by Jack Minor
While the executive branch has opposed efforts in Arizona to combat illegal immigration, the state received support from the U.S. Supreme Court which upheld a law requiring businesses in the state to use a federal database to verify employment.
Before SB 1070 was condemned by the Obama administration and Mexican government, Arizona passed a law; the 2007 Legal Arizona Workers Act . The law required all employers to use e-verify, a federal database used to verify employment. The law also threatened to revoke the license of any business in the state that knowingly hired illegal aliens.
The Chamber of Commerce and civil rights groups sued, stating it would result in discriminating against workers and that existing federal law, the Immigration Reform and Control Act did not authorize states to force employers to use e-verify.
IRCA makes it “unlawful for a person or other entity … to hire, or to recruit or refer, for a fee, for employment in the United States, an alien, knowing the alien is an unauthorized alien.” The law also requires employers to take steps to verify an employee’s eligibility for employment.
Chief Justice Roberts, writing for the majority, said that while IRCA forbad states from imposing civil or criminal penalties on employers, nothing in the law prevents states from passing regulations pertaining to licensing requirements.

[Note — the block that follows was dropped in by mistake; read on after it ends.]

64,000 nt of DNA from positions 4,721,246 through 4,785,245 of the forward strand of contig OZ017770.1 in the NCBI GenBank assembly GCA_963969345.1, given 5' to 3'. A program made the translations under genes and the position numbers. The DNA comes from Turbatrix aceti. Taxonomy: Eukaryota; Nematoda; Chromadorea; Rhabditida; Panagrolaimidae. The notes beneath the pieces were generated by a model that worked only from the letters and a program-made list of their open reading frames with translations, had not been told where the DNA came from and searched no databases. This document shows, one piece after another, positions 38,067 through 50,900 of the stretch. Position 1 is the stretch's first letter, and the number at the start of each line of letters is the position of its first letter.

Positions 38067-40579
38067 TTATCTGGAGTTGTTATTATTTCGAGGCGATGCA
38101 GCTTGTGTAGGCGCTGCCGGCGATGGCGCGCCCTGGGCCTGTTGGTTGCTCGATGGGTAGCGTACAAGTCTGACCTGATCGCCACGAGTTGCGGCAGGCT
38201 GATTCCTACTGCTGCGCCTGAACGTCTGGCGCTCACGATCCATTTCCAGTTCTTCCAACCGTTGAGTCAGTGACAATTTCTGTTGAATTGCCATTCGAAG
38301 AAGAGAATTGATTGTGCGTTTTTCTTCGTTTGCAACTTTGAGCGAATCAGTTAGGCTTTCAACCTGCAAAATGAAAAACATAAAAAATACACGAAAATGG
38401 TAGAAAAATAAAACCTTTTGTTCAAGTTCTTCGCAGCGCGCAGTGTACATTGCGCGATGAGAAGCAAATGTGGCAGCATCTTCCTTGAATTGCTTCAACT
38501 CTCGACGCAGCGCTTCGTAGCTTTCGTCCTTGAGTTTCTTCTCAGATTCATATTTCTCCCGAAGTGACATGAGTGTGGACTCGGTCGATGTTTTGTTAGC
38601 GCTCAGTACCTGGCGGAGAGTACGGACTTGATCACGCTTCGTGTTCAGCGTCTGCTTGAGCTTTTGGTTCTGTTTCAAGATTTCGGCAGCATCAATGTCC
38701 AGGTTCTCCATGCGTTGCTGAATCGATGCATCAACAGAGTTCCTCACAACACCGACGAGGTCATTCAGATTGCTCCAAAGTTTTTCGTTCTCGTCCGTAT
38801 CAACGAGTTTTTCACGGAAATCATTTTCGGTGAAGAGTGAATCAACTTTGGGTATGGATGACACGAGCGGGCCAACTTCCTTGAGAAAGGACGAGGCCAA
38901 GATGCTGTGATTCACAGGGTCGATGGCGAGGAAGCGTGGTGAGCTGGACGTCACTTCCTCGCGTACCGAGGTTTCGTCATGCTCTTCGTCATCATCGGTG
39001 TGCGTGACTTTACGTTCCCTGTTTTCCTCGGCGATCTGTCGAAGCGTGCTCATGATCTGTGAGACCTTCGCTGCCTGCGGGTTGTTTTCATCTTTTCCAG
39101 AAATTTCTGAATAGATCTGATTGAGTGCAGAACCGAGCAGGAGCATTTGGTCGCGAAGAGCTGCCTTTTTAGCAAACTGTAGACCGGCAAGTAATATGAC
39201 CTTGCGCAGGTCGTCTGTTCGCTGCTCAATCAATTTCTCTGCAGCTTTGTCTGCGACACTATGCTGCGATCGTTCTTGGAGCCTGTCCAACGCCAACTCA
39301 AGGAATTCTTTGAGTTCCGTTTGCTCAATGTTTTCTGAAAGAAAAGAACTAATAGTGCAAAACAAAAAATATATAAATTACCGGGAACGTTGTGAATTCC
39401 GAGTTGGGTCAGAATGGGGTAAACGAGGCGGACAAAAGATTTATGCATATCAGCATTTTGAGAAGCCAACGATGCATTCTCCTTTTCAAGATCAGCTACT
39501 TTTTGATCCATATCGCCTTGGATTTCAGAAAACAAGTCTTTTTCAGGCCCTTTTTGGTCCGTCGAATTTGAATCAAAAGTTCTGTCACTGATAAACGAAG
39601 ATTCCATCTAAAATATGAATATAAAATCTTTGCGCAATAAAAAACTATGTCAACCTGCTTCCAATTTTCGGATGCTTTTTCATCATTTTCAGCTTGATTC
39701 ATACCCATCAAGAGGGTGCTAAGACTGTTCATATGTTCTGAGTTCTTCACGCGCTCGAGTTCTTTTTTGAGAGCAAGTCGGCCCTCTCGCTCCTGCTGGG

Roberts also stated that the Chamber of Commerce’s argument that the Arizona law is not a licensing law because it it serves only to suspend and revoke, not to issue is, “without basis in law, fact or logic.”
Roberts went on to say, “Arizona’s procedures simply implement the sanctions that Congress expressly allowed the States to pursue through licensing laws.” Moreover, employers enjoy a safe harbor provision when using e-verify and therefore, “The most rational path for employers is to obey both the law barring the employment of unauthorized aliens and the law prohibiting discrimination.”
Supporters of Arizona’s SB 1070, which simply permitted police to inquire about a person’s immigration status when they have lawful contact with an individual, say this decision vindicates the bill. In supporting the Legal Arizona Work act the court ruled that the bill was valid as it simply mirrored existing federal law.
Supporters of SB 1070 state that it does the exact same thing as the Legal Arizona Work law. Following Arizona’s passage of SB 1070 several states, including Colorado, have considered adopting similar proposals. Earlier this year a judge struck down key provisions of the law. The decision is currently on appeal.
Following the ruling, Sonora News reported a statement issued by Arizona Speaker of the House, Andy Tobin. “To our critics who say Arizona has no role in immigration issues, the Supreme Court has said otherwise. The Obama Administration was one of those critics and after four years of lawsuits and scare tactics, I’m glad to see we finally came out on top on this one. We’re grateful we can now give Arizonans confidence that we are continuing to implement the rule of law given that President Obama is more interested in mocking those of us who want our border secure than protecting American citizens.”
Former Colorado Congressman Tom Tancredo echoed Tobin’s sentiment, saying the reasoning behind the decision “is a clear signal that Arizona’s 2010 law, SB 1070, is also going to be upheld when it reaches the U.S. Supreme Court on appeal.”
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